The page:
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I ultimately want to get in to CAS as cheaply as I can and still be able to have a good time. I want something that will work well now and grow with me til I figure out exactly what I want. I don't have to win all the time, I just want to have a good time. I went to a shoot in AZ when home on leave and loved the experience. Everyone kept offering their gear and to let me shoot. The people are amazing, the shoots looked fun, and I am obsessed with the west. I want to get going already but 4 guns is a lot at once. (Granted I have two shotguns that will work so it's 3 guns now)

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Are there more competitive choices to be had in rifle? without a doubt. Are there any in that price range.......nope. 16 years ago I was able to get into this game for about $1500 for everything. If I had been told that I needed a $1700 73' to have fun I would have probably never started. Get the rifle, if you can even remotely handle a screwdriver get the excellent Palo Verde spring kit and install it. Add a good lever wrap and get to cowboy shooting. Here is a video of a Rossi with the Palo Verde spring kit installed being run, it's not a sub 2 second run would do in a pinch.

 

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That price is a bit much. I bought a Rossi 92, 20" barreled .357 for $450, new in box.

+1 I checked an online auction site. This firearm can be purchased for ~$400.

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Plus One to what Deuce posted, along with his most excellent Video. Well kept secret. A '92 is a really nice affordable rifle. The '92 responds really well to a little careful tuning and as Deuce shows, will run fast enough to really have fun with.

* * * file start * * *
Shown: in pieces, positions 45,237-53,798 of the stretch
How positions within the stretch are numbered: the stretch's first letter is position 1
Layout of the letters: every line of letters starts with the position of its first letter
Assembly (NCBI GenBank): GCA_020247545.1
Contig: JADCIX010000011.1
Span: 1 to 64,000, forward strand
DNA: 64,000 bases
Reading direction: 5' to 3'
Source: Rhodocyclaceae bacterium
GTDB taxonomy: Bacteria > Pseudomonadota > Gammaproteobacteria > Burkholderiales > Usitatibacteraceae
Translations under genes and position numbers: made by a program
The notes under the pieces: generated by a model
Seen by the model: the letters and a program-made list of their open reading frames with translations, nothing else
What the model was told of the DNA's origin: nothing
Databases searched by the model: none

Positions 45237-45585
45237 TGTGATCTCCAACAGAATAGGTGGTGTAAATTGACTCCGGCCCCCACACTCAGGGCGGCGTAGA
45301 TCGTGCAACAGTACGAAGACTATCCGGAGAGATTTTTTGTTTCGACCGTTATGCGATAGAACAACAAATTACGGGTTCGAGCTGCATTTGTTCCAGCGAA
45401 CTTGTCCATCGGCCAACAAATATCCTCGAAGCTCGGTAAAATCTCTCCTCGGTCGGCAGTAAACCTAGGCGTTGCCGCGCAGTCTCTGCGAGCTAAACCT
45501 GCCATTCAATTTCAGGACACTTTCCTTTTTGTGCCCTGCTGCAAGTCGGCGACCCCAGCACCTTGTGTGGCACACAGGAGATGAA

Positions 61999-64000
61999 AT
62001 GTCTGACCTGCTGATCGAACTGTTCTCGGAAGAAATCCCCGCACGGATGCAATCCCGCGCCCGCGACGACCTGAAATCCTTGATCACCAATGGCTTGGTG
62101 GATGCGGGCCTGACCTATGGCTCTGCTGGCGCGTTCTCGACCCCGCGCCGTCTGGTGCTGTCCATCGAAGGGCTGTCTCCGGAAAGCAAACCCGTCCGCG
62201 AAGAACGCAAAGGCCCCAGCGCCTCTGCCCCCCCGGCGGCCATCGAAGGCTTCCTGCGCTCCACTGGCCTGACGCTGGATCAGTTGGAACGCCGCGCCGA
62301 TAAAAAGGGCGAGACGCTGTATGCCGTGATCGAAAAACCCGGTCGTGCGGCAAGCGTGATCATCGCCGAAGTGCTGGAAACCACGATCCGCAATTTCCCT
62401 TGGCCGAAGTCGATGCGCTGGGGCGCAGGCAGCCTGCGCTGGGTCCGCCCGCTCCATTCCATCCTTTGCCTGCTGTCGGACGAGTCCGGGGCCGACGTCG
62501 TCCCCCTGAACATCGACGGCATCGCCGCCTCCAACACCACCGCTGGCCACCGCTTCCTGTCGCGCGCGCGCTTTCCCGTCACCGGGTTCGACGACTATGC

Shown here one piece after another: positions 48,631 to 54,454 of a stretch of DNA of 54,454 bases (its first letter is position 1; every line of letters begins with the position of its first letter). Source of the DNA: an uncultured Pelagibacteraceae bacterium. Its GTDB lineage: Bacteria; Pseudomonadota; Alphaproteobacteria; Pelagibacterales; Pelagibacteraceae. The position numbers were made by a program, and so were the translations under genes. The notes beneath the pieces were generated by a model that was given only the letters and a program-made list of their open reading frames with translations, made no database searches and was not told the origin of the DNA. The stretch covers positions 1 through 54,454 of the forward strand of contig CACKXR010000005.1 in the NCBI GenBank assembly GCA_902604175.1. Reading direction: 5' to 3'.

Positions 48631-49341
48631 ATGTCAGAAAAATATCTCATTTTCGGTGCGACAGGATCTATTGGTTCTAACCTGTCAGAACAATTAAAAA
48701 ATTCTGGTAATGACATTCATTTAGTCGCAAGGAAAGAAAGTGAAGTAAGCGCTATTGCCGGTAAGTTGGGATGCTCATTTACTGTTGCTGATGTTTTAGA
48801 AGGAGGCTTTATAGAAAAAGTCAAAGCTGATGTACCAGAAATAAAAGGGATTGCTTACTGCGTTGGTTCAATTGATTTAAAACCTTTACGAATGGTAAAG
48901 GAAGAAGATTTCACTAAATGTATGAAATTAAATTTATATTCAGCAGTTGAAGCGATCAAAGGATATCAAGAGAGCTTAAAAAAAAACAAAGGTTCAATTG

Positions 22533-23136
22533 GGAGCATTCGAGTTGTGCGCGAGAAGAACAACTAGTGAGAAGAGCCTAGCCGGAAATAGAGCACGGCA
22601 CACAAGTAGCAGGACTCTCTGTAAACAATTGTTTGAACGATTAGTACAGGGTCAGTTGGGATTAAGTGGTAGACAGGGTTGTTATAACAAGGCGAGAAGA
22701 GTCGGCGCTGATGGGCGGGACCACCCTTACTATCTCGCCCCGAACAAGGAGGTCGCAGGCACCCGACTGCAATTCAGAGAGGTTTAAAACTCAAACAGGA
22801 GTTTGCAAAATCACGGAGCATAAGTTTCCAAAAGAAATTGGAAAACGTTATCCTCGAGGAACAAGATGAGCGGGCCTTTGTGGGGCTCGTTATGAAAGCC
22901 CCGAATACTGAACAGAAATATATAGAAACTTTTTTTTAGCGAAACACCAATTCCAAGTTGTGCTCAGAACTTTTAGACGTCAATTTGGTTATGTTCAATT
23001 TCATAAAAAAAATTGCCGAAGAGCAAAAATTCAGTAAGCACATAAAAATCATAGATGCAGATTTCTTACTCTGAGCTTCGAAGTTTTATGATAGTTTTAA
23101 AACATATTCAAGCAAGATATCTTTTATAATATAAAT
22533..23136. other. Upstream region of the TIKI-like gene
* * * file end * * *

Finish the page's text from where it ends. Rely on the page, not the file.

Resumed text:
If your competent with tools, purchase the '92 Tune Up Video from Nate Kiowa Jones and a good spring kit. You'll be amazed at how well the rifle will run. NOTHING made for CAS is wonderful "out of the box." They ALL need help to be competitive. Shop around.

Watch the SASS Classifieds.

 

Prime directive in this game ...... HAVE FUN

 

Coffinmaker

 

PS: If your not handy with tools, just send it out to Nate Kiowa Jones.

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You will hear all the time the recommendation, almost the necessity that if you want to be fast you need a 66 or 73, a few will also add marlins. The 92 is dismissed as a starter rifle all the time.

 

I wonder how many folks with race ready 73's could out shoot deuce with a 92. Sure, he is not human with his abilities. Heck, he could probably be even faster if his guns didn't slow him down.

 

I mean no disrespect to those with tuned 73's. everyone should shoot the guns they like and the guns they can afford. I had a 66. I didn't like it. It just didn't point well for me and I didn't enjoy shooting it.

 

Practice, technique and a persons physical abilities will be their first obstacles. Then it will be equipment.

 

I see plenty of folks with short stroked 73's. some of them are faster then me with my 92, some not.

 

Pick your guns based on budget and what you want to shoot. If you want a rifle out of your price range, just wait and save. There will be plenty of folks offering up theirs for you to use until you can get what you want.

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The 92 in general is a nice rifle.

 

The Rossi is a fairly generic 92 that can be divided into 2 classes, pre-safety and safety models.

 

The pre-safety ones are fairly nice reproductions of the Winchester. The later models have a really annoying safety on top of the bolt that is incredibly ugly.